Today, I will begin short posts concerning the spirit of the following liturgical days. I can’t promise daily posts as this is not possible with my studies, but I will be writing more frequently than I have the past couple of weeks.
A quick update, my exams went extremely well for this past semester. And this coming semester is very promising: some Scripture courses are thrown in there with an amazing course on Prudence, Temperance, and Fortitude…just unpacking the Summa Theologica for 4 hours every week!
I also went on pilgrimage to Salzburg, hosted by a priest friend of mine. It was a cold and prayerful time, with a couple brezeln (pretzels) thrown in there. I met some families during those days as well. It is always edifying to meet prayerful and strong Catholic families. It helps an aspirant to the priesthood to understand just what he is laying down at the Altar, and WHY! I’ve seen the sacrifice of so many families, day in and day out. Prayers being said, work getting done, meals cooked, Masses attended, chores accomplished, and at the end of the day, the parents strive to be attentive to their growing little ones AND to each other. Some of my most formative moments have been in the presence of families, it really is an ecclesial reality.
On to the reflections. I’ll be taking inspiration from the work entitled Divine Intimacy. I may return to past posts from St. Thomas Aquinas’s reflections on Lent. The format is simple: one places himself in the Presence of the Lord, has two points of reflection, and then ends with a colloquy (a conversation with the Lord).
As has been spoken of before on this blog, we always overcomplicate prayer. What does Our Lord want? He wants us to be with Him. The talking, the listening comes. When we struggle with prayer, or even just the concept of prayer, we should ask ourselves: “Am I even honestly going before the Presence of God?” …
Presence of God – O Lord, I come to You with a keen desire to learn how to respond to Your invitations. Our Father…
I. The collect of the Mass reminds us that we are sinners, but leads us to a profound humility; it leads us to the purpose we start on today in these preparatory days for Lent: “to the end that we, who are justly afflicted because of our sins, may through Thy mercy, be freed from them.” Humility is the first step – for who of us doesn’t need to progress in sanctity! – and St. Paul, in the epistle urges us to undertake the ceaseless spiritual labor of conversion to God – each step is a new conversion to God. Generosity is the key word in this spiritual labor: a generous struggle to overcome ourselves, a generous denial of self by humility, a generous denial of the body by physical mortification, all to receive the incorruptible crown of sanctity, of glory. [1 For 9: 24-27 – 10: 1-5].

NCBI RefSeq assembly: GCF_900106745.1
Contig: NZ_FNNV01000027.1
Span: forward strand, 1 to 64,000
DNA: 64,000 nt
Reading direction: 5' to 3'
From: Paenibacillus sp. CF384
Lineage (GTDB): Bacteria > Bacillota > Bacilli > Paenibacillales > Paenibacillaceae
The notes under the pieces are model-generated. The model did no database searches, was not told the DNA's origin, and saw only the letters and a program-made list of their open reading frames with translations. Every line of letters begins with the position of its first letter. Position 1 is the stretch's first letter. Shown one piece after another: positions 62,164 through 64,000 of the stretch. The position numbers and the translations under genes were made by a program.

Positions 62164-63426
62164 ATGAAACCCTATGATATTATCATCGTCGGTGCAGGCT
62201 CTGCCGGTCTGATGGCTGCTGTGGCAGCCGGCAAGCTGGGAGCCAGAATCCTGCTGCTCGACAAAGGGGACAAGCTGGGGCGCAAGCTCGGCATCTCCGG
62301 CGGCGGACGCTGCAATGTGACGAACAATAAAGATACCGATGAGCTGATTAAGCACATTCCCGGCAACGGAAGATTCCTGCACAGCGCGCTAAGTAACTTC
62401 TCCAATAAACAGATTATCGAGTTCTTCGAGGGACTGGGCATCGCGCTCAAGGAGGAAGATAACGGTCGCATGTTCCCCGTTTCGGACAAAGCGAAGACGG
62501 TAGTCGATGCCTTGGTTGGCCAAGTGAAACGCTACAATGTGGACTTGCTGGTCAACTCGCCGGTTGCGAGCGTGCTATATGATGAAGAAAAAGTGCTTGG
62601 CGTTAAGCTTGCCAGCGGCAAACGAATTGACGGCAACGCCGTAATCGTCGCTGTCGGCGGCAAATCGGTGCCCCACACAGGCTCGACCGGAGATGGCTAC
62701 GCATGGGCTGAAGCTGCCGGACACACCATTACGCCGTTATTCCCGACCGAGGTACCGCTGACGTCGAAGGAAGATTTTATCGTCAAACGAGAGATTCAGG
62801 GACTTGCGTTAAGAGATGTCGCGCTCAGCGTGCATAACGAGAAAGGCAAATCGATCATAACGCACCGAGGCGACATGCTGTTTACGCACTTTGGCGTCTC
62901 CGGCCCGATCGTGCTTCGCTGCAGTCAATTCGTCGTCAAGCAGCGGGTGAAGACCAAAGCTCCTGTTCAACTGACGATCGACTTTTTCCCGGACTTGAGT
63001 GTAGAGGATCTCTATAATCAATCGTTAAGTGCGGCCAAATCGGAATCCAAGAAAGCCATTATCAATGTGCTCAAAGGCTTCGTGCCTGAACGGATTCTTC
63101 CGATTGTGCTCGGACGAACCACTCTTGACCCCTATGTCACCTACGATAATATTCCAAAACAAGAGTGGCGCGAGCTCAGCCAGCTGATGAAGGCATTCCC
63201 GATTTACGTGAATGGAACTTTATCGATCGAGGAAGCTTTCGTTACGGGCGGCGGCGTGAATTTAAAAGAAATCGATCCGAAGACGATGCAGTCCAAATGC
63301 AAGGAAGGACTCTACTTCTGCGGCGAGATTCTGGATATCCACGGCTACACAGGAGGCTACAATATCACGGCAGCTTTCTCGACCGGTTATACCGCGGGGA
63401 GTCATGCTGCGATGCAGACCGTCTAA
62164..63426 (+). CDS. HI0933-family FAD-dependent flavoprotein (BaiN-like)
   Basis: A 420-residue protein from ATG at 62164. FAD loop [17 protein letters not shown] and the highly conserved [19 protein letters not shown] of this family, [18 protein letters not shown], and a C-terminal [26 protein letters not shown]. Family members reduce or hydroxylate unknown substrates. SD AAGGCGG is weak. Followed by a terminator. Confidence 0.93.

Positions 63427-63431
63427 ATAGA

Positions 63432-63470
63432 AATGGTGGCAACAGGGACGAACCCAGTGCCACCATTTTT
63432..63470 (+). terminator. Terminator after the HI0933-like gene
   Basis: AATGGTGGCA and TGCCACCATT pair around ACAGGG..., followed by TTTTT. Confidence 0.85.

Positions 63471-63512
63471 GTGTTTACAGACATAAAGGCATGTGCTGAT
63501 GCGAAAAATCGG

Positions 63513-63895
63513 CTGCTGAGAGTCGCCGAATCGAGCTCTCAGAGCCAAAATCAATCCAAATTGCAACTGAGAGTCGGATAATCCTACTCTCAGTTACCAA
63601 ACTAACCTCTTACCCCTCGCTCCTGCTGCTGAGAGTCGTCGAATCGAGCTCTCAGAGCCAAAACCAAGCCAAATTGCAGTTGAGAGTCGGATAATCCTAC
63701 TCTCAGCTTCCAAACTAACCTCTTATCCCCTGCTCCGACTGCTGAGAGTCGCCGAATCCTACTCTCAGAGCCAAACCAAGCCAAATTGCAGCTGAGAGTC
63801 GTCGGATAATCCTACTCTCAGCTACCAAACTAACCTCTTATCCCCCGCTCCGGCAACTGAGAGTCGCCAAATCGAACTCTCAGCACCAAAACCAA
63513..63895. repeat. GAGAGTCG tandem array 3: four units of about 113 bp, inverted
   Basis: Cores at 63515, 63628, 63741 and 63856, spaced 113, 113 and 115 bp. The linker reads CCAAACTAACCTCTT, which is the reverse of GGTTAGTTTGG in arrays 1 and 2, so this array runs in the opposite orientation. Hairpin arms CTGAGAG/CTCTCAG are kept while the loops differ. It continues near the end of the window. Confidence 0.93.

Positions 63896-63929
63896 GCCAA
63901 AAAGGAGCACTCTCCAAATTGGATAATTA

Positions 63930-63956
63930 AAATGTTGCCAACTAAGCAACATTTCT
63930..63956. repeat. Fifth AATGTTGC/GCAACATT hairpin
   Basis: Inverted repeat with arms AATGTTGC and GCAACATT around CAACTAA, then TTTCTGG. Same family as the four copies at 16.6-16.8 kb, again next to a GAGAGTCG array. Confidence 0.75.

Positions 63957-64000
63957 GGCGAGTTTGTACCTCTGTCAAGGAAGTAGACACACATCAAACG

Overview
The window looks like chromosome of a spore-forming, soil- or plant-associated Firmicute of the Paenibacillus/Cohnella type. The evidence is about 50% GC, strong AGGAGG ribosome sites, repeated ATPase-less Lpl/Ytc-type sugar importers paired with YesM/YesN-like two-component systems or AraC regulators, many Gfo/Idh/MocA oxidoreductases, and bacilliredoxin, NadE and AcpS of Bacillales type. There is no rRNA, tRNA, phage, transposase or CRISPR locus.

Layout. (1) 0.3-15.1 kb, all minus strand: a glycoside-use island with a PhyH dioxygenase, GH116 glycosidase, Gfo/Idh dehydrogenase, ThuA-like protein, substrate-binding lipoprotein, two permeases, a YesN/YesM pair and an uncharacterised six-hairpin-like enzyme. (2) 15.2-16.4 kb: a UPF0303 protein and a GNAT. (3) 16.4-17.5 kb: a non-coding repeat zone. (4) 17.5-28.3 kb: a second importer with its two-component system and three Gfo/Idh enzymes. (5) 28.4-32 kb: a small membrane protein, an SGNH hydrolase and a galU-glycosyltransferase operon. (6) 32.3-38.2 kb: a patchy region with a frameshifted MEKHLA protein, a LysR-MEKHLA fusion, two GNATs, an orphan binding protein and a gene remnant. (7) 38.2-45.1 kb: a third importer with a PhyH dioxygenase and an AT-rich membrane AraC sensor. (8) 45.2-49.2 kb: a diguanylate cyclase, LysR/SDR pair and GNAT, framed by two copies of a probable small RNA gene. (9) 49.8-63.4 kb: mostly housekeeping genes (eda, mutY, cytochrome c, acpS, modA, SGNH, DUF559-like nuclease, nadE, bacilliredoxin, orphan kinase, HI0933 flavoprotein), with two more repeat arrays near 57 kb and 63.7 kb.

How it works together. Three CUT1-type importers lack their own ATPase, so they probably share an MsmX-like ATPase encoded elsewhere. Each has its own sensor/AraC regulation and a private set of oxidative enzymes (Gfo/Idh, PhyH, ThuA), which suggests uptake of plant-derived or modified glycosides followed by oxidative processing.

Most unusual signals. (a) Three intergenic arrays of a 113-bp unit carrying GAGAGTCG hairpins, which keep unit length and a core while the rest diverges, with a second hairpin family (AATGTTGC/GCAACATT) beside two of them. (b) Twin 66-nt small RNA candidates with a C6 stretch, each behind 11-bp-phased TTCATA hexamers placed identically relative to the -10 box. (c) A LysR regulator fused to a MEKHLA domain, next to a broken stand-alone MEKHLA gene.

II. Each hour is God’s hour; and He passes by and calls us, even to the very last hour! There are two aspects in this regard in today’s Gospel: first, each is called to labor assiduously in the Lord’s vineyard (for his own soul to be cultivated, first by the grace of Our Lord and then with our cooperation), and, second, that no one can be dispensed from giving thought and care to the welfare, the salvation, of others. First and foremost, every member of the Mystical Body of Christ is called to an apostolate by example, prayer and sacrifice. Jesus commands us: “Go you also into My vineyard.” [cf. Mt. 20: 1-6].
Colloquy: “In my trouble I call upon You, my God, and from Your holy temple, You hear my prayer . . . You are my strength, O Lord, my support, my refuge, my Redeemer, You are my help in time of trouble. He who knows You, hopes in You, for You do not abandon the one who seeks You. From the depths of the abyss. I cry to You, O Lord; Lord, hear my voice. If You will mark our iniquities, O Lord, who can stand it? But with You there is mercy, and by reason of Your law, I trust in You, O Lord! [Gradual from the Mass]. My weapons for this battle of spiritual labor will be prayer, the practice of the presence of God, and silence. But, my Love, I cannot do this of my own power! And, hence, you say, ‘Come, follow Me; do not fear.’
O, You who invite me, help me to do what You ask of me.